We slept with the Google Nest Hub beside us. Here’s what we learnt – – Bandwagon

January 21, 2022 by No Comments

With everyone and their aunts turning smart homes into a 21st century staple, it seems fitting that the Google Nest Hub saw an upgrade from its first generation. Launched in Singapore late last year, the 2nd generation Google Nest Hub imbues more of what the tech behemoth sees as not just home devices for access to lights and switches, but also as personal accompaniments to everyone’s bedside and nightstand.

Starkly, the Nest Hub introduces Sleep Sensing, one of the features that sets it apart from its predecessor. How it does this is via Motion Sense enabled by Google’s Soli chip, a low-energy radar inside the Hub that only detects motions. Interestingly, Google has come forward to reiterate that Sleep Sensing tracks just movements, not facial or specific body recognition, amidst security concerns. 

What this means is that sleep patterns throughout the night are analysed via behaviours, like snoring, or in my case, restless and coughing. I won’t lay bare my coughing habits for public scrutiny, but let’s just say it was plenty.

The Nest Hub’s ability to track light and sound also means it can sense temperature changes and light disturbances, thereby making me feel guilty for my incessant pre-bedtime web crawling with its sleep report the next morning. This also means it dims and adjusts its brightness according to the surrounding light inside the room, which is a treat when you realise just how bright it can get. 

Over time, it learns the users sleep patterns and suggests insights and recommendations, something which can also be accessed via the Google Fit app, housing all of its user’s existing data in one place for easy access. Google has also announced plans to collaborate with popular sleep tracker and digital activewear company Fitbit to blend this information together in the future, and while I personally don’t own one for myself, bodes well for the foresight of its device usage amongst those that do.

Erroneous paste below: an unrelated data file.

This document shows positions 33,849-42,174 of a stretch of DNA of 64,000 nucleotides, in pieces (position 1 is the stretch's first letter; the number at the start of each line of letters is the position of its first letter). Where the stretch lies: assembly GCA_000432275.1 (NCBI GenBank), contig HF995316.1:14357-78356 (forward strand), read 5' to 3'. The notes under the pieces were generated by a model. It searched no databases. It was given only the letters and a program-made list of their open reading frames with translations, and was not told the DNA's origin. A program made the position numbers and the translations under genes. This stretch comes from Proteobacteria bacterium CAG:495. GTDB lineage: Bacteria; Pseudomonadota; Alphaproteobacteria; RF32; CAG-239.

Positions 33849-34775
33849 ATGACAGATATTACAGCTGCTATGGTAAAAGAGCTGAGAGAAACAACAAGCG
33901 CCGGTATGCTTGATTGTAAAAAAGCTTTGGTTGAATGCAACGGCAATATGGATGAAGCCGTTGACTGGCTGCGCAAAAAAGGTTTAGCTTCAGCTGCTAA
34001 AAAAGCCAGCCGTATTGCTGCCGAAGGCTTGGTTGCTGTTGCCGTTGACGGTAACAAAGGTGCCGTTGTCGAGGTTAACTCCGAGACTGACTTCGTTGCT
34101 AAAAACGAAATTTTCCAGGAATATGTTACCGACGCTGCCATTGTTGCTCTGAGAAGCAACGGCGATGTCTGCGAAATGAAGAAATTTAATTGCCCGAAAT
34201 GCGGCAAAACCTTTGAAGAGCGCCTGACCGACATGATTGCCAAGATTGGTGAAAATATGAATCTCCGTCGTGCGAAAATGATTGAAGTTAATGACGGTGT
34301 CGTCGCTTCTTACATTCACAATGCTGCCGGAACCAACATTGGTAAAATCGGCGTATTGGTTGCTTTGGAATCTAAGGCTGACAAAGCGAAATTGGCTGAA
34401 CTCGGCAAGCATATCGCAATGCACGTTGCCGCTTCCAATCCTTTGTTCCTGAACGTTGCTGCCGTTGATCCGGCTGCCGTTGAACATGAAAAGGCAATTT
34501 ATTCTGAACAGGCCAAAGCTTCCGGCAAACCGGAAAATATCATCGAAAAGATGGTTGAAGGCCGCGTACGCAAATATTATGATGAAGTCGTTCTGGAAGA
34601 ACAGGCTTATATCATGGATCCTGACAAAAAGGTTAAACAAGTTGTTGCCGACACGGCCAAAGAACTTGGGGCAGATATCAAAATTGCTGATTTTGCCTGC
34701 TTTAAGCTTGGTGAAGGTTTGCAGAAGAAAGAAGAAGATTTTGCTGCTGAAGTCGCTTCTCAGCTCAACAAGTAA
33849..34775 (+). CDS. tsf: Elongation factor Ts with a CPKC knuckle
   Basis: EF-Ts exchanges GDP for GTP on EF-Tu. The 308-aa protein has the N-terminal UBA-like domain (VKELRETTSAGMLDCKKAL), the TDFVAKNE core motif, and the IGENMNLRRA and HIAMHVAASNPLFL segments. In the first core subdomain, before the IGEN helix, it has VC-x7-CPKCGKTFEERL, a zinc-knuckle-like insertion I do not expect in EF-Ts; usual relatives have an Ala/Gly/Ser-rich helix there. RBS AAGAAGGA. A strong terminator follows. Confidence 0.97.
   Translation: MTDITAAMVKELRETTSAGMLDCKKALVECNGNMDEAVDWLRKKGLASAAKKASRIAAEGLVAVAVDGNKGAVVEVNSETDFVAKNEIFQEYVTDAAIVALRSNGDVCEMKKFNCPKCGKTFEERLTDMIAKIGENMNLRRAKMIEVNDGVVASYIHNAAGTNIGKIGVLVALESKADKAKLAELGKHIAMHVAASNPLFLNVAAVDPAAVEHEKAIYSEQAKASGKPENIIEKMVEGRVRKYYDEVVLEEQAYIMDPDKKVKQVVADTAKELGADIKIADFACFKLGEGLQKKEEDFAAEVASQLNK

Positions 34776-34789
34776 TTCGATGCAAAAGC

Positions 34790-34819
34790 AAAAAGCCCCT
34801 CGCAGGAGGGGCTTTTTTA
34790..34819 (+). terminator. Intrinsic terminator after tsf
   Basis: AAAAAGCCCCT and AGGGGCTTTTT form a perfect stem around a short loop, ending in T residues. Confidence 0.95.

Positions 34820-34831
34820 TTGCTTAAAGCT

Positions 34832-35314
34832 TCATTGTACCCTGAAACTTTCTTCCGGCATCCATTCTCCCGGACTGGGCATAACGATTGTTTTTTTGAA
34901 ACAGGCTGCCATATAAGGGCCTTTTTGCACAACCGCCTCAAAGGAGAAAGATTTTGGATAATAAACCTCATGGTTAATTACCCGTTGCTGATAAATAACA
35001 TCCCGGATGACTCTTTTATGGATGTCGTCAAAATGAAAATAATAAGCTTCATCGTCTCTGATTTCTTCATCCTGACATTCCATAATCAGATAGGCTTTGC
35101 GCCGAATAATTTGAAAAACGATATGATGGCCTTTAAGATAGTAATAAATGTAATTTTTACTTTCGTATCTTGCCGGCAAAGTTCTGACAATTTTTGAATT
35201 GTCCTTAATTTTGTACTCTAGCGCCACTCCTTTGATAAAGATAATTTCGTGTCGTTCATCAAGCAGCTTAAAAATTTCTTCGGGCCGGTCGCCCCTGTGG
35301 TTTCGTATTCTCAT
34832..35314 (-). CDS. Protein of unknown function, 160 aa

Another feature that comes courtesy of its Soli chip is Quick Gestures, which allows users to change a song currently playing or a video to be swapped just by a wave of a hand. Additionally, alarms can literally be waived off if a snooze is in the cards that morning, as if we didn’t already feel bad for ordering tech to search up our whimsy, useless trivia. 

As with its other devices, entertainment, wellness, and productivity features are aplenty, with news apps, mini-games, scheduled reminders, and meditation suggestions at the flick of its home screen. The Nest Hub impressively comes out of the box with YouTube Music, Spotify, Apple Music, Pandora, and other streaming services built-in. As well, Netflix, Disney+, Youtube TV and more are a part of its eco-system, with subscripted accounts neatly syncing up with built-in Google Cast functionality. This was often useful for when my personal laptop was tucked in another part of the house and needed, say, some Marvel or Mondo Grosso playing in the background for ambient accompaniment.

With physical improvements too, the second gen Nest Hub comes with an upgraded speaker, which promises about 50% improved audio. Its bezel looks sleeker than most devices would on most furniture, and also features Live Albums, which …….

Source: https://www.bandwagon.asia/articles/google-nest-hub-second-gen-review-bandwagon-sleep-home-mini-hub-max-sensing-soli-chip


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